United States: Business Divorce Part III: A Divorce Without Litigation

Last Updated: February 15 2018
Article by Kevin Pratt

In Part I of our four-part Business Divorce series, we discussed the value of knowing your options when pursuing a business divorce. Part II discussed the opportunity cost of discovery. Now, in Part III, we will address resolving a business divorce without litigation.

Business litigation takes a significant amount of time and money. In most instances, litigating a business divorce through a verdict at trial runs counter to a business's profitability goals. However, there are notable exceptions in which a business will benefit from litigation during a business divorce.

In this installment of our Business Divorce series, we will take a closer look at the calculus that goes into deciding whether to pursue a business divorce resolution without litigation, or whether to proceed to trial.

* * *

Business Litigation Alternatives: Arbitration and Mediation

In most cases, there are two alternatives to litigating a case through trial in open court: arbitration and mediation. There are benefits and drawbacks to each choice, and the best option depends on the specific details of your conflict and business divorce.

Arbitration is a method of dispute resolution involving one or more neutral third parties agreed to by the disputing parties, whose decision is binding and, in most cases, cannot be appealed. Many business contracts include an arbitration clause. Arbitration is a strong choice because it can be significantly faster and more economical.  Also, the hearings are private. However, the informality that makes this process faster and less expensive also may make the decision hasty, which is complicated by the reality that, in many cases, there can be no appeal from an arbitrator's decision.

Mediation is a method of non-binding dispute resolution involving a neutral third-party who tries to help the disputing parties reach a mutually agreeable solution. Like arbitration, mediation is private as well as less costly and less time-consuming than a trial. Unlike arbitration, the two parties work together as a team to find a solution. The process is less rigid and creative problem-solving is often used. The downside of mediation is that it requires two relatively friendly and open parties who are willing to work together and compromise as well as a skilled, experienced, and unbiased mediator.

* * *

Nine Questions Businesses Should Ask Before Deciding On Litigation

Taking another party to court is a big decision that could have serious consequences for your business, especially if the trial is related to a business divorce. Winning a case can be a boon, but it could also cost you time and resources that ultimately harm your company. Losing a case can be a huge setback that could even shutter your business.

When deciding whether to litigate a business divorce through trial, businesses should ask and answer the following questions:

Is there potential value with the threat of litigation versus the reality of litigation?

The uncertainties and costs of litigation may motivate an adverse party to be more accommodating in pre-litigation negotiations than the party otherwise would be if a lawsuit is underway. On the other hand, be careful not to threaten litigation if you are unwilling to follow through with the action when negotiations go bad.

Will litigation prevent immediate harm?

For example, if the adverse party is pursuing key customers, employees, records, or trade secrets, then a business owner may be forced to move immediately to protect those vital interests through active litigation. Otherwise, the business could be irreparably harmed by doing nothing.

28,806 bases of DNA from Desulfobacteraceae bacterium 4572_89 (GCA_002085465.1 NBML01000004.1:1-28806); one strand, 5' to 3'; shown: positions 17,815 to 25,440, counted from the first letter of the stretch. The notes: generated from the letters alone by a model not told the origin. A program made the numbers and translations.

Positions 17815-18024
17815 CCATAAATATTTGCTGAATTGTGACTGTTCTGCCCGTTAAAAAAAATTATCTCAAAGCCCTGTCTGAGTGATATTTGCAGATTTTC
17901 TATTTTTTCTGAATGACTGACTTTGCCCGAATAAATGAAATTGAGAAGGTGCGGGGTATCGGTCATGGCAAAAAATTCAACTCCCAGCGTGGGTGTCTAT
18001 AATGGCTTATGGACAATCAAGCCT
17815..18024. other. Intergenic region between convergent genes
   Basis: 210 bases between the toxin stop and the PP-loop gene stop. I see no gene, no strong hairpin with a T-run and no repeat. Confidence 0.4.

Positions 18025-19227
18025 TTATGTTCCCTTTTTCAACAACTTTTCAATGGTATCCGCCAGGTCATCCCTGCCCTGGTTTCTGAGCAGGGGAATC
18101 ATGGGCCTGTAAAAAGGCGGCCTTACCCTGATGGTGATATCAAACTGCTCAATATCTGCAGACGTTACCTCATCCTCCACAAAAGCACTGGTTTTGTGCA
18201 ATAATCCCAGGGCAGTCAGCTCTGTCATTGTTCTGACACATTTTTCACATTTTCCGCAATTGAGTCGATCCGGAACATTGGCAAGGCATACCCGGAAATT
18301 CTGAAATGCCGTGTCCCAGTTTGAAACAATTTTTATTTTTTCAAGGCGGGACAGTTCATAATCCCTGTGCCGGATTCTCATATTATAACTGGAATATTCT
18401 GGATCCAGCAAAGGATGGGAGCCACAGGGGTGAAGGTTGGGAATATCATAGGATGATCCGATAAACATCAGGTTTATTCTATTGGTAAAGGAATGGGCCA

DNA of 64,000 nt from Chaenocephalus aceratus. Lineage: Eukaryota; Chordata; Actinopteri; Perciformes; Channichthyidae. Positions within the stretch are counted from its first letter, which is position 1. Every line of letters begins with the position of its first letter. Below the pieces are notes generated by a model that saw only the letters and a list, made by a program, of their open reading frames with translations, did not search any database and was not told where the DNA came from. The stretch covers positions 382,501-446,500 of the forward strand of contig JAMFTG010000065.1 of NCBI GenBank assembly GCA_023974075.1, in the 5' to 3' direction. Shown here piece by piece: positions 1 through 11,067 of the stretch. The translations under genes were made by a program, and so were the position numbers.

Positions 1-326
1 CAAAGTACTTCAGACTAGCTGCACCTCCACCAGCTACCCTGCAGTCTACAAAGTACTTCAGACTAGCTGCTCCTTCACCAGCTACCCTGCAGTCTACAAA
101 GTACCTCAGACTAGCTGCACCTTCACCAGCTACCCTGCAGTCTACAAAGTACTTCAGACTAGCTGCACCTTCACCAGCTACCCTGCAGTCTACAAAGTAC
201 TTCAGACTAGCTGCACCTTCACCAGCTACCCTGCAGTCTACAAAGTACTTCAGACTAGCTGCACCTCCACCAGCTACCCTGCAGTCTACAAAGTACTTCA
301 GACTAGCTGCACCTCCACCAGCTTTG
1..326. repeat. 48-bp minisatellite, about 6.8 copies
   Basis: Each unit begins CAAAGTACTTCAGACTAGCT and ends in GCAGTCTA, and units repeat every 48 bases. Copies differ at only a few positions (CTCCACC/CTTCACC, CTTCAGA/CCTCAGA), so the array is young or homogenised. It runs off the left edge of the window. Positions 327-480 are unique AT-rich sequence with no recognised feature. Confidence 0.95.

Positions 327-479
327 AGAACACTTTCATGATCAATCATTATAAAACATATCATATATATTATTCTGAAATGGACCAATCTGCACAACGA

Should litigation be pursued to force a break-up?

If it has become impossible for the owners to conduct business together, then a business owner may be forced to pursue a judicial dissolution of her company through an active litigation posture. This may be especially true if the other party is not willing to work with you on a solution.

Is there a possibility of your company becoming a defendant?

This question is counterintuitive because when you, as the business owner, are deciding whether to go to trial, you necessarily focus on all the ways you have been aggrieved. However, every business owner owes it to herself to evaluate whether and to what extent the adverse party will claim you aggrieved them. Understanding, and accepting the possibility of, an adverse verdict against you on a counterclaim must be considered before going to trial.

What is the respective financial strength of each party?

If there is a resource discrepancy between the parties, then the party with greater resources may derive a tactical benefit from pursuing litigation. There may be value in the threat of litigation if one party has significantly more resources.

How important is time in resolving the dispute?

If the parties are concerned about a protracted business divorce resolution and its impact on the business's viability, then the parties should consider an alternative dispute resolution because these alternatives adjudicate the dispute more quickly.

How important is confidentiality?

Confidentiality is maintained more easily through an alternative dispute resolution. However, if a party strongly desires to publicize the alleged wrongdoings of an adverse party, then a trial in open court likely will be more desirable.

How complicated and technical are the relevant business issues?

The more complicated an issue, the more value in resolving your business divorce through alternative dispute resolution because, in most instances, a third-party mediator agreed upon by both parties will have a better understanding of the sophisticated business issues than a judge, whose background may not be business-oriented.

Would the business divorce be resolved through equitable relief granted by a court?